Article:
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By Noel T Braymer
Through Spring of this year due to the outbreak of the COVID-19 virus, ridership on intercity trains everywhere has all but ended. I continued to ride trains this Spring, although not as often as in the past. During this Spring I rode Metrolink, Amtrak Pacific Surfliners and Coaster trains. This covered trips to Los Angeles on Metrolink and Amtrak as well as trips to San Diego on the Coaster. What these trips all had in common were plenty of empty seats. As we see some progress in reducing the spread of COVID-19, rail ridership is far from recovering. If we want rail passenger service, we need to ride it. We also need to market it to bring more passengers to the trains. The following is a report of the status of rail passenger service in Southern California. Providing a sanitary ride with masks to prevent the spread of viruses is needed to ensure the reduction of infection when riding the train. This has been fairly successful at major stores that have been allowed to stay open this Spring

The start of the crackdown for stopping the COVID-19 virus goes back to April of this year. I took a weekend Metrolink Pass from Oceanside to Los Angeles one Saturday. Even by April almost no one was traveling by rail. I even was prevented from transferring to transit services at Los Angeles because of restrictions to avoid spreading the Corona Virus. Soon thereafter ridership crashed on most transit ridership in California and most of the rest of the country.  Lack of connections and frequent passenger services derailed ridership since then to this day. The heart of transportation lies in connections to as many travel markets as possible. A major station like Los Angeles Union Station is an example of this as a major hub for connections to multiple travel markets.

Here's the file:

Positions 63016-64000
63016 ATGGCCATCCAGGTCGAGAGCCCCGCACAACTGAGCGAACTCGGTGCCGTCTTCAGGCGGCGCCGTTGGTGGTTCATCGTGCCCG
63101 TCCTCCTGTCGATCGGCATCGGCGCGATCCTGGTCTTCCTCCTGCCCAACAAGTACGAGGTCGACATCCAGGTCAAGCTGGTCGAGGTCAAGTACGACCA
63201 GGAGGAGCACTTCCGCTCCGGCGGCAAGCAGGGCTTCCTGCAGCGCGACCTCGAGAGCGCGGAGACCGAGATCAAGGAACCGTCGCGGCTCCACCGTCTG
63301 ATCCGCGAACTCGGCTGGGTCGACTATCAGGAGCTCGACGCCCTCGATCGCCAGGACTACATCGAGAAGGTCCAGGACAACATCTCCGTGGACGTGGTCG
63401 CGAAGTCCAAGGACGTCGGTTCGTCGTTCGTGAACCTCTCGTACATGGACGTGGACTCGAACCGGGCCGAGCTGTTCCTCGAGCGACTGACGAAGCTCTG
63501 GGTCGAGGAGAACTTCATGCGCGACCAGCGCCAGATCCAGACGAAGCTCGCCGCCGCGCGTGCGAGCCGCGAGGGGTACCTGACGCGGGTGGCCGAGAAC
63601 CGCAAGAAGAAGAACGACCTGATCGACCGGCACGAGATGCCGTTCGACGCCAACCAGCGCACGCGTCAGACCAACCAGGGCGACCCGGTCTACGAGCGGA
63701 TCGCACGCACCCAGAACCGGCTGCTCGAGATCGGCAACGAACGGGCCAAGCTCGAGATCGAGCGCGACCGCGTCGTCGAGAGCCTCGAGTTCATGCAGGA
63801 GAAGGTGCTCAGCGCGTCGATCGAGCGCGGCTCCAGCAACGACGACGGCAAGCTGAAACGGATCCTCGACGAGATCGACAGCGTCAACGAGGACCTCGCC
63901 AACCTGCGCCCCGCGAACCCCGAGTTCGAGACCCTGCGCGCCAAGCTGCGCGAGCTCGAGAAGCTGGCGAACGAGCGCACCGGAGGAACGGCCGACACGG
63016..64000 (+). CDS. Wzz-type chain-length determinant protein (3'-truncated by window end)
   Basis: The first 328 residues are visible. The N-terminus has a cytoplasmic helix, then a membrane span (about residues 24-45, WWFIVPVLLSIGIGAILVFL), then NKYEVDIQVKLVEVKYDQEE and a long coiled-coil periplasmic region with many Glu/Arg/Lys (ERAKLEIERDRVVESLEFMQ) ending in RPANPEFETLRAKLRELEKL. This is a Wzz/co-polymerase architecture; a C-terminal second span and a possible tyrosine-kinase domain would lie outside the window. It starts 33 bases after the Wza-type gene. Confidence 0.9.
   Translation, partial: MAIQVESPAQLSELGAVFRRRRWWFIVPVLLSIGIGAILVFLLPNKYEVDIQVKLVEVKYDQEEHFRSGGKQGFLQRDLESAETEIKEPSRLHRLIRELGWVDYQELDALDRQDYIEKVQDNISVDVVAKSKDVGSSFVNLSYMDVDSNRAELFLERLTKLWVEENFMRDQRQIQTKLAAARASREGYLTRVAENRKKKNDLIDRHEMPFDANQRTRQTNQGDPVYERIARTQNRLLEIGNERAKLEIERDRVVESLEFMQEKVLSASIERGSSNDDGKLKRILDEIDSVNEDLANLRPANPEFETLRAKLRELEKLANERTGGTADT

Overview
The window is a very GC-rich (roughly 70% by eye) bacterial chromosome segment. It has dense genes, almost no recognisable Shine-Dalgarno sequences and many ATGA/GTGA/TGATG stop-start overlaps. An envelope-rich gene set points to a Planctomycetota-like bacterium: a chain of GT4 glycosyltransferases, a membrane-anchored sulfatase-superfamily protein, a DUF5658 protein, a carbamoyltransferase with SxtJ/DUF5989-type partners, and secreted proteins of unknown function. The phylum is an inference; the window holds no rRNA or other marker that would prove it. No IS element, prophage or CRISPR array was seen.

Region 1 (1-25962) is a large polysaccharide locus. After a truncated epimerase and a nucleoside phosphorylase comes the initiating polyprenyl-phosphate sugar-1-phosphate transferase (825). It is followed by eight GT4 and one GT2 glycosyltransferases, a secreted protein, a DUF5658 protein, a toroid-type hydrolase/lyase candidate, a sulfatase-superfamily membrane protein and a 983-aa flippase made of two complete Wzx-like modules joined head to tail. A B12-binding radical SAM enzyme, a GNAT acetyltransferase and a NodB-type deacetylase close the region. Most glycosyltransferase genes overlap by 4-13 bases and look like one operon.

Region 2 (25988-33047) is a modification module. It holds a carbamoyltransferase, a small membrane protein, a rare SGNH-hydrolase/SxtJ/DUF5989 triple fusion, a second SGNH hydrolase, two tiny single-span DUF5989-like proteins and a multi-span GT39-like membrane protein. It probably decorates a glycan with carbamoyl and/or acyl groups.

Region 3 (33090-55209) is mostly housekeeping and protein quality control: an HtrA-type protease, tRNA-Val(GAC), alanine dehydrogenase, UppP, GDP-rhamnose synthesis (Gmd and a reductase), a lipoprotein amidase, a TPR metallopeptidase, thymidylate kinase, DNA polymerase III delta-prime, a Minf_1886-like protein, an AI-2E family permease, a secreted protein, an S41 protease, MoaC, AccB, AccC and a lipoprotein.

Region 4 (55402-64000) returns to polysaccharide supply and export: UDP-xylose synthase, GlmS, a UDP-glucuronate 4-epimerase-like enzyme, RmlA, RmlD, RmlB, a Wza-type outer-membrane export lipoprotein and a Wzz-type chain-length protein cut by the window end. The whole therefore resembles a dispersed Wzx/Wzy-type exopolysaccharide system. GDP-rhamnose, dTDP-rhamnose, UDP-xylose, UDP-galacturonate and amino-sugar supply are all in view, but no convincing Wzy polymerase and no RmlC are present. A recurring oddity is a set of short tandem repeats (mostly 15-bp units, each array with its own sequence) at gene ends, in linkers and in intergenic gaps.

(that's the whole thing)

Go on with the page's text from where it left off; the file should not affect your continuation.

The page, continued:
This June I took a quick trip to Los Angeles Union Station from Oceanside on Amtrak. The advantage of this was the Surfliner’s greater frequencies compared with  the more limited Metrolink services. I mostly wanted a quick trip to Los Angeles and back to Oceanside.While ridership wasn’t great. From the passenger cars I did go through about half of the seats on these cars were occupied. What was noticeable was the train was ahead of schedule for the entire trip. Basically people were spending less time getting on and off the trains. But the train couldn’t depart until the station’s scheduled departure time. So while we often waited at the stations, we still got to Los Angeles early. Cutting out schedule padding would encourage more ridership. The biggest problem remains how long the services at Union Station remain closed.

Just recently I took the Coaster Train from Oceanside to San Diego and back. Ridership was very low. My return train normally also would be a commuter service from Sorrento Valley (a major job center in San Diego). There was almost no one waiting at the platform to ride home going north during rush hour.

Generally the fight to control the coronavirus has been going well. Much of this came crashing down recently as several States decided to open up more businesses. What happened  next was a major increase of the number of people catching the COVID-19 virus. Many of the people catching and spreading the virus were adults under 30 who had gone out drinking and partying with their friends. Even singing at church can spread the virus since the virus is spread in droplets of water as people talk or sing. We should be able to travel more with proper controls that stop the widespread infection of this virus.